The hard disk storage could have supplemented performance if it was a 5400rpm or 7200rpm drive. Better still, a super fast SSD would have given the U110 some additional "snappiness." Unfortunately, the slow 4200rpm hard drive on the U110 only made the system that much slower during everyday use.

Let’s take a look at a few basic benchmarks so you can get an idea of how the U110 stacks up.

wPrime is a program that forces the processor to do recursive mathematical calculations, this processor benchmark program is multi-threaded and can use both processor cores at once, it measures the amount of time to run a set amount of calculations.

wPrime comparison results (lower scores means better performance):

Notebook / CPU wPrime 32M time
Lenovo IdeaPad U110 (Intel Core 2 Duo L7500 @ 1.60GHz) 52 seconds
Lenovo ThinkPad X300 (Intel Core 2 Duo L7100 @ 1.20GHz) 98 seconds
Apple MacBook Air (Intel Core 2 Duo P7500 @ 1.6GHz) 68 seconds
Asus Eee PC 701 4G (Intel Celeron M ULV @ 900MHz) 200 seconds
Sony VAIO TZ (Intel Core 2 Duo U7600 @ 1.20GHz) 76 seconds
Dell XPS M1330 (Intel Core 2 Duo T7250 @ 2.20GHz) 38 seconds

You can see from the results in WPrime the L7500 processor in the IdeaPad U110 is slower than the typical Core 2 Duo processor found in larger notebooks like the Dell XPS M1330.

PCMark05 is a benchmark that measures the overall system performance, so it considers the processor, hard drive, memory and OS as part of the mix. Although the IdeaPad U110 has a slower hard drive it actually fairs pretty well with this benchmark:

PCMark05 benchmark results (higher scores are better)

Notebook PCMark05 Score
Lenovo IdeaPad U110 (Intel Core 2 Duo L7500 @ 1.60GHz, Intel X3100) 3,445 PCMarks
Lenovo ThinkPad X300 (Intel Core 2 Duo L7100 @ 1.20GHz, Intel X3100) 3,467 PCMarks
Apple MacBook Air (1.6GHz Intel Core 2 Duo P7500, Intel X3100) 2,478 PCMarks
Sony VAIO NR (1.5GHz Intel Core 2 Duo T5250, Intel X3100) 3,283 PCMarks
Sony VAIO TZ (1.20GHz Core 2 Duo U7600, Intel GMA 950) 2,446 PCMarks
Lenovo ThinkPad X61 (2.0GHz Intel Core 2 Duo T7300, Intel X3100) 4,153 PCMarks
Lenovo 3000 V200 (2.0GHz Intel Core 2 Duo T7300, Intel X3100) 3,987 PCMarks
Lenovo T60 Widescreen (2.0GHz Intel T7200, ATI X1400 128MB) 4,189 PCMarks
HP dv6000t (2.16GHz Intel T7400, NVIDA GeForce Go 7400) 4,234 PCMarks
Fujitsu N6410 (1.66GHz Core Duo, ATI X1400) 3,487 PCMarks
Alienware M7700 (AMD Athlon FX-60, Nvidia Go 7800GTX) 5,597 PCMarks
Sony VAIO SZ-110B in Speed Mode (Using Nvidia GeForce Go 7400) 3,637 PCMarks
Asus V6J (1.86GHz Core Duo T2400, Nvidia Go 7400) 3,646 PCMarks


3DMark06 is a benchmark that measures graphics performance, or more accurately measures the notebook’s ability to play 3D computer games. The score is based in part on overall performance, but the single most important factor in this benchmark is the performance of the dedicated or integrated graphics. In the case of the U110, the integrated graphics performance wasn’t bad … but you certainly won’t be playing Crysis on this notebook.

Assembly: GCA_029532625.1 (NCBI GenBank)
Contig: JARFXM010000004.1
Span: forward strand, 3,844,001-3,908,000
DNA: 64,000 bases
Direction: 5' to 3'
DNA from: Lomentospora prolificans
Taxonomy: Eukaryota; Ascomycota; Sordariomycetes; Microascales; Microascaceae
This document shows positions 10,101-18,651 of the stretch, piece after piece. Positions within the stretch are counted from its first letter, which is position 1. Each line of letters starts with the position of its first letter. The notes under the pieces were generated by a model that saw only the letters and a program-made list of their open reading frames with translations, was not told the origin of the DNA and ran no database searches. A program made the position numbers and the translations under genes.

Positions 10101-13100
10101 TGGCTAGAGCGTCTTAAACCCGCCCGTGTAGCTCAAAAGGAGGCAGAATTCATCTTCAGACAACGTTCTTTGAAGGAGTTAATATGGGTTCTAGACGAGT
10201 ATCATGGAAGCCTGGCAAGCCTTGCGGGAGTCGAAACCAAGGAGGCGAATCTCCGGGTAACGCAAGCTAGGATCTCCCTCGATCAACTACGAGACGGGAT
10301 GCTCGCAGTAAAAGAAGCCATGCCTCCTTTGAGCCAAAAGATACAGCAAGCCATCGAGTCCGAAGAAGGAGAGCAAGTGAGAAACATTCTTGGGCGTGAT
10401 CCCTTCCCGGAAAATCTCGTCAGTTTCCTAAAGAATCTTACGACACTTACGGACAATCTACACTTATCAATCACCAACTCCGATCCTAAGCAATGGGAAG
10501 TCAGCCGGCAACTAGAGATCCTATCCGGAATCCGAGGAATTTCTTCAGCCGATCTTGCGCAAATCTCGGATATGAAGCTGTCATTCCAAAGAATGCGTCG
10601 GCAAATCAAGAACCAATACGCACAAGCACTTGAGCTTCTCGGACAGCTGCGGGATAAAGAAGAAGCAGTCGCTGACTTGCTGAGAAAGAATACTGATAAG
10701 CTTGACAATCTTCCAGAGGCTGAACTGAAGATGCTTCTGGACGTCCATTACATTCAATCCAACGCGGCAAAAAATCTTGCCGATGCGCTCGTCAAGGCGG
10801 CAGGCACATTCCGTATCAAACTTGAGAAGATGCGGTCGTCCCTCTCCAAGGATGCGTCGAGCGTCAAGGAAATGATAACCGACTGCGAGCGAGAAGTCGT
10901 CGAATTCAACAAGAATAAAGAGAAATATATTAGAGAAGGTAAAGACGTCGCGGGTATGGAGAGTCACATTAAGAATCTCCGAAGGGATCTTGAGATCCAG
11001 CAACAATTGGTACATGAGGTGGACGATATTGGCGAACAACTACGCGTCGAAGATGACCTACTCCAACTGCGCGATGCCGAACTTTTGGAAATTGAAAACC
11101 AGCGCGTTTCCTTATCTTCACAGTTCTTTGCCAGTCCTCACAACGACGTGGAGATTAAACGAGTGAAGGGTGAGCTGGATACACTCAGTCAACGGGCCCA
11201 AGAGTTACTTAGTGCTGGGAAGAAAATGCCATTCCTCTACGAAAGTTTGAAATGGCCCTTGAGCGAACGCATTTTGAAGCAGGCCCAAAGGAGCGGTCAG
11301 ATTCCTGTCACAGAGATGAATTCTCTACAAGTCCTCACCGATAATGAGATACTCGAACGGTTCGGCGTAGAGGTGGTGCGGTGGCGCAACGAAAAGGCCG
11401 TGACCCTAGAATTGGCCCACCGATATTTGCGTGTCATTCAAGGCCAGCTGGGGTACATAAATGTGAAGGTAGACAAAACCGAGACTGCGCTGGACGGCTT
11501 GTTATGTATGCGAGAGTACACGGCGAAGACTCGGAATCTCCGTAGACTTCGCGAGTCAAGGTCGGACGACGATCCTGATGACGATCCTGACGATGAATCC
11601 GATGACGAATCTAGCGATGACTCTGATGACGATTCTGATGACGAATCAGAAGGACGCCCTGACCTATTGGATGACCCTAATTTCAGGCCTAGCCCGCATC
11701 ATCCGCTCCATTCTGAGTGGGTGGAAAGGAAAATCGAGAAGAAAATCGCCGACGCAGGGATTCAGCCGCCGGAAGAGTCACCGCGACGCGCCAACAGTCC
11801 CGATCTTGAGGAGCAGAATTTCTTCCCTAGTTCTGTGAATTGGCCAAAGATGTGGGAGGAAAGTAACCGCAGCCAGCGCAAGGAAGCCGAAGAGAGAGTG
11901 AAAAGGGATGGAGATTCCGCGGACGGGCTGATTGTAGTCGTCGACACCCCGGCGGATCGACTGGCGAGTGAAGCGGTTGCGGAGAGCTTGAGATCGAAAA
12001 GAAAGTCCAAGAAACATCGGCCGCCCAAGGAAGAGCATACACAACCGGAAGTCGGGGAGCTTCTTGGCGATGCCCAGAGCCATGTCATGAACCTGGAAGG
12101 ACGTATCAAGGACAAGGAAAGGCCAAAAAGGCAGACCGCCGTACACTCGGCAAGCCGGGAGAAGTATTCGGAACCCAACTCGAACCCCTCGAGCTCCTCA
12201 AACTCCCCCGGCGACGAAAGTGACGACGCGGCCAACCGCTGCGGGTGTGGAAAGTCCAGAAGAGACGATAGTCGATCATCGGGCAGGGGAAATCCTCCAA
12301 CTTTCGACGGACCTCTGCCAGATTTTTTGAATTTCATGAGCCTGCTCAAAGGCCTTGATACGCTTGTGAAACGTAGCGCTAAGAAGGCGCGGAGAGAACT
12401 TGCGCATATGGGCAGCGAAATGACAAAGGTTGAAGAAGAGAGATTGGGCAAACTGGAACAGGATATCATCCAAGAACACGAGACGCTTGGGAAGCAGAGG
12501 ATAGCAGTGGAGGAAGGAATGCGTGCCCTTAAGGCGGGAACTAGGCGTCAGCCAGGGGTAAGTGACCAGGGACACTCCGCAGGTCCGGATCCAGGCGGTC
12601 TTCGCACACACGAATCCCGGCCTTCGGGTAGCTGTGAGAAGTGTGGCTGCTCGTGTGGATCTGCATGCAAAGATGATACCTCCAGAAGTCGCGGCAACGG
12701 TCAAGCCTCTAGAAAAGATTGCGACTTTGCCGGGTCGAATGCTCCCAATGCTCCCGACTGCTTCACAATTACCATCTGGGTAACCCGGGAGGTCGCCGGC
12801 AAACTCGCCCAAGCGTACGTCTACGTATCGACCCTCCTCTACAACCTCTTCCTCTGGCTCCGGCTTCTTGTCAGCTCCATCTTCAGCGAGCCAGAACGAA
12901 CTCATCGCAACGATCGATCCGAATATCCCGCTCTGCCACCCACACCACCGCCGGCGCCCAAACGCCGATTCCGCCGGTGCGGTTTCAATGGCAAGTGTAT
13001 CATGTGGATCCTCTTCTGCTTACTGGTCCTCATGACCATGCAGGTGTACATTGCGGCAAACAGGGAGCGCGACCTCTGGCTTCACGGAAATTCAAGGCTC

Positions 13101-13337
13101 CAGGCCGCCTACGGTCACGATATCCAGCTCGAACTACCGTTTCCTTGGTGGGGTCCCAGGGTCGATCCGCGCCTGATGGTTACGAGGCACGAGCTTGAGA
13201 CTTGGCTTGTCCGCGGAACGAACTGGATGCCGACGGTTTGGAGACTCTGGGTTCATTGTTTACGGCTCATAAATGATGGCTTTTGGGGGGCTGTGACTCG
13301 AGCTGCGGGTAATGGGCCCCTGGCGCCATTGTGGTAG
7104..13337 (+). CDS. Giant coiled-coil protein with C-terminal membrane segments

3DMark06 comparison results for graphics performance (higher scores are better):

Notebook 3DMark06 Score
Lenovo IdeaPad U110 (Intel Core 2 Duo L7500 @ 1.60GHz, Intel X3100) 620 3DMarks
HP 2133 Mini-Note (1.6GHz VIA C7-M ULV, VIA Chrome 9) 93 3DMarks
Averatec 2575 (2.2 GHz AMD Turion 64 X2 TL-64, ATI RS690T) 377 3DMarks
Dell Inspiron 1525 (2.0GHz Intel T7250, Intel X3100) 545 3DMarks
Sony VAIO NR (1.5GHz Intel Core 2 Duo T5250, Intel X3100) 504 3DMarks
Dell XPS M1530 (2.20GHz Intel T7500, Nvidia 8600M GT 256MB) 4,332 3DMarks
Dell Inspiron 1520 (2.0GHz Intel T7300, NVIDIA 8600M GT) 2,905 3DMarks
Dell XPS M1330 (2.0GHz Intel Core 2 Duo T7300, NVIDIA GeForce Go 8400M GS 128MB) 1,408 3DMarks
Samsung Q70 (2.0GHz Core 2 Duo T7300 and nVidia 8400M G GPU) 1,069 3DMarks
Asus F3sv-A1 (Core 2 Duo T7300 2.0GHz, Nvidia 8600M GS 256MB) 2,344 3DMarks
Alienware Area 51 m5550 (2.33GHz Core 2 Duo, nVidia GeForce Go 7600 256MB 2,183 3DMarks
Fujitsu Siemens Amilo Xi 1526 (1.66GHz Core Duo, nVidia 7600Go 256 MB) 2,144 3DMarks
Samsung X60plus (2.0GHz Core 2 Duo T7200, ATI X1700 256MB) 1,831 3DMarks
Asus A6J (1.83GHz Core Duo, ATI X1600 128MB) 1,819 3DMarks
HP dv6000t (2.16 GHz Intel T7400, NVIDA GeForce Go 7400) 827 3DMarks


HDTune measures the storage performance of a PC, the numbers from the HDD are pretty standard for a 4200rpm PATA drive, but performance is sub par compared to most 5400rpm and 7200rpm hard drives found in other notebooks. This benchmark goes to show why the IdeaPad U110 might not be as fast as some other notebooks when accessing data:

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The 11.1" WXGA (1366 x 768) screen on the U110 is nice and bright, but suffers from a significant degree of "graininess." There is a constant "shimmer" to the screen that makes reading text or watching movies a little frustrating. The U110 also suffers from the same "frameless" glossy display seen on the IdeaPad Y510. The screen isn’t just glossy, it’s a glossy screen covered with a second glossy plastic layer which sets slightly above the surface of the actual display. This causes major reflections and serious eye strain problems because your eyes are constantly shifting focus between the reflections on the glossy protective layer and the text/images displayed on the screen underneath. Below are images showing just how reflective the protective layer is:

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Other than the graininess and severe reflection from the protective layer, the screen performance was acceptable. The color was accurate, backlighting was even across the entire surface, and viewing angles were good.